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I Am Toddler Hear Me Roar (Why Tantrums Don't Always Deserve Their Bad Reputation)

20/09/2016 15:39

Are you the parent of a toddler? Than you are probably shaking your head in disbelief at the title of this piece. But stick with me, I might just convince you! Yes temper tantrums are awful, frustrating, humiliating (delete as appropriate) but they do serve a purpose.

Having worked with small people for nearly ten years I saw a lot of temper tantrums from the loud to the very loud to the ears-being-blown-off-your-head deafening. No sooner would that smiley, pudgy cheeked baby begin walking and making sounds, than the tantrum monster would rear its head and attack! Most toddlers will have tantrums and most parents will dread them. To us tantrums can seem nonsensical and upsetting. To a toddler they are completely justifiable but no less upsetting.

The first thing we need to remember, as parents, is you are not to blame for a tantrum...well in your toddler's eyes you most probably are. After all you are the one who said no to sky-diving off the couch or devouring that massive chocolate bar right before dinner. Bad mummy! On a more serious note though tantrums are developmentally appropriate amongst the toddler set. They are as normal as teething and a tendency for hating vegetables. Most toddlers will have at least one (if not a hundred) so, dear parent, you are most definitely not alone.

I like to think of tantrums as the child's way of saying 'hey, I'm no longer that tiny baby you could do whatever you liked with, I'm a person and I want x, y, z ' - essentially I am Toddler, Hear Me Roar. Tantrums are the only way these small people know they have a chance of being heard. We have all been there. Toddler is dawdling. You are running late. You try to hurry toddler along by putting him in his car-seat. Epic Parent Mistake! The cheeks go red, the lip drops, the limbs go stiff....before you know it a meltdown is imminent. To us toddler dawdling is, at best, slightly irritating, at worst, rage inducing but toddlers don't understand adult time schedules. What they do understand is that they enjoy climbing into their car-seat by themselves so why would you interfere with that?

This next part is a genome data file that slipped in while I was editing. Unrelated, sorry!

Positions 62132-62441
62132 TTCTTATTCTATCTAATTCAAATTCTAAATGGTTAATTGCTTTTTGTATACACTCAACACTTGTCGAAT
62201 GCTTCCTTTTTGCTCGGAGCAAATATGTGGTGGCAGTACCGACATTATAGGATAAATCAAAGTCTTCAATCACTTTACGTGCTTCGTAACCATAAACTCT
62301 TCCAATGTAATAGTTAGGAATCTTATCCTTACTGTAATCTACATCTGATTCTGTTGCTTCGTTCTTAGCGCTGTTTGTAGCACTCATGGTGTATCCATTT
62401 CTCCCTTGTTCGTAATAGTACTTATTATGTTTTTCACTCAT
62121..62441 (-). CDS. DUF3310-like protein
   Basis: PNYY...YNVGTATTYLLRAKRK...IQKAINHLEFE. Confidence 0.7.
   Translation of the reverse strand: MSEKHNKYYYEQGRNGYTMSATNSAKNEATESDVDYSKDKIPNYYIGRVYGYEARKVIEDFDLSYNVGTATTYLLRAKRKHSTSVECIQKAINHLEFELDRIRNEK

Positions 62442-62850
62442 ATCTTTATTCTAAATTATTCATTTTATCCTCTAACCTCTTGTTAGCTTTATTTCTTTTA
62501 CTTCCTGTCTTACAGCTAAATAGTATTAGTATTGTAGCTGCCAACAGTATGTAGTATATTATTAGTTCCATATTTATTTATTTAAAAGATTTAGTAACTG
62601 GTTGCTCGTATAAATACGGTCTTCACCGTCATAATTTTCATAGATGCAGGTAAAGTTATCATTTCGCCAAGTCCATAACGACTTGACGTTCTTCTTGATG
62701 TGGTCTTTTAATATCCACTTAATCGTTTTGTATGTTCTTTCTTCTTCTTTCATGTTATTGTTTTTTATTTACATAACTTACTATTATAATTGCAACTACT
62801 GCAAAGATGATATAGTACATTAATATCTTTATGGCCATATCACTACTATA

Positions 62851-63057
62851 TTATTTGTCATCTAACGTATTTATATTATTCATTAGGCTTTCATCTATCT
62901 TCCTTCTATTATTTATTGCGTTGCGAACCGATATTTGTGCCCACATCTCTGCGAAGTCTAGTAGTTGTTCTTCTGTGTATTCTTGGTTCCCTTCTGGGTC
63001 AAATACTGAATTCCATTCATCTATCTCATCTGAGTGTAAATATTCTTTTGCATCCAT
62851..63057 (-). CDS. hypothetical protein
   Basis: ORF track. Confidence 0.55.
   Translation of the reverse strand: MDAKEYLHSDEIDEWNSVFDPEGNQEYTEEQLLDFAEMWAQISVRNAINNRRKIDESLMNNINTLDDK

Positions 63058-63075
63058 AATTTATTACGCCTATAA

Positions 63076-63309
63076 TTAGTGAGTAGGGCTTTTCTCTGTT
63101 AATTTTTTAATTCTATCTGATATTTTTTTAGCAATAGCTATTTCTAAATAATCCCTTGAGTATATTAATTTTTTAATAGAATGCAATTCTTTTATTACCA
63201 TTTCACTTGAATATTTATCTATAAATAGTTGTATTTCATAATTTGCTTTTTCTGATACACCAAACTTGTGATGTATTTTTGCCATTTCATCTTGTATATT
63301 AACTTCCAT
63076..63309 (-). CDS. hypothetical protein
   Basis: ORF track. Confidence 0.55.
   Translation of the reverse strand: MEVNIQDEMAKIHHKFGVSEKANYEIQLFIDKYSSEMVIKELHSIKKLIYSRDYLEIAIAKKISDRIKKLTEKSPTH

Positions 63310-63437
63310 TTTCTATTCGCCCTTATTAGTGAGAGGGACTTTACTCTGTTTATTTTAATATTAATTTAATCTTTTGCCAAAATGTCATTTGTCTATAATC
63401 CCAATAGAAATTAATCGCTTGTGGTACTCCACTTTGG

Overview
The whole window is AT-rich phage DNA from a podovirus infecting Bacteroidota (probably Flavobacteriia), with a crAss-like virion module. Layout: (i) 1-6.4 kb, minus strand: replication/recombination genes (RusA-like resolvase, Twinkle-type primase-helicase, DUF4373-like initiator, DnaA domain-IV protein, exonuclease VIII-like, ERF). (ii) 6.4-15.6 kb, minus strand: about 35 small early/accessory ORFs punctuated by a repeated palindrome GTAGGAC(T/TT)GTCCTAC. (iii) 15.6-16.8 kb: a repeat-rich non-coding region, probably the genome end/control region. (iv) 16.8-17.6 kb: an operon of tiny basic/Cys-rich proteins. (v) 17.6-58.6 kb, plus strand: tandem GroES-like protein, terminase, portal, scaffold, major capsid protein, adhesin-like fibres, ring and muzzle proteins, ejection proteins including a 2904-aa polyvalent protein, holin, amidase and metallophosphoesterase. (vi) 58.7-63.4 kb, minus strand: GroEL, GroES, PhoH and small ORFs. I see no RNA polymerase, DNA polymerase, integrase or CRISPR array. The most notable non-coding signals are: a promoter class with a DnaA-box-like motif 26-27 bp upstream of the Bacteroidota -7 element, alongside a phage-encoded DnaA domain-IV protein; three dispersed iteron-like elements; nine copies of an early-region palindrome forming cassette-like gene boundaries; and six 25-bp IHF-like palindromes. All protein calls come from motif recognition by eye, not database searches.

Before you think I'm about to suggest we should let toddlers dictate how our lives are run I'm not. But, perhaps, for our sakes as well as theirs we could try to see things from their point of view. Sometimes just repeating back to your toddler what you think he/she wants can help. Then explain why that can't happen right now. This won't always work but everybody likes being heard and understood especially toddlers. A big hug can help too. Not one that suggests toddler is getting their way but one that says I get it and it's okay. Lots of parents worry a hug will give the wrong signal but once toddler understands a tantrum does not equal chocolate/toy/tv etc. a hug can actually help both of you to feel better.

My mother always says, when my little one is in meltdown mode, just be glad she has some fire in her. So I do try to remember that when we are in the shop and she is screaming at the top of her lungs. I wasn't one for tantrums when I was small and I actually still find it hard to stand up for myself or fight for my needs. I don't know if the two are related or not but I do know my little lady definitely has no problem sticking up for herself over the smallest perceived slight. Think of it as your toddler practicing her life-skills on you. Just like teaching someone to drive it's not always going to be pleasant but you are helping her navigate the road of life. You are the person she can make mistakes with or crash into without negative consequences.

So next time you are in a shop/restaurant/swimming pool and your little miss or mr starts the tantrum dance just remember; it can't be any worse than helping them learn to drive!

If you would like to read about my adventures with my tantruming toddler come find me at (Mis) Adventures in Toddlerdom and enjoy the madness!
I am also on Twitter here and Instagram as well as Facebook

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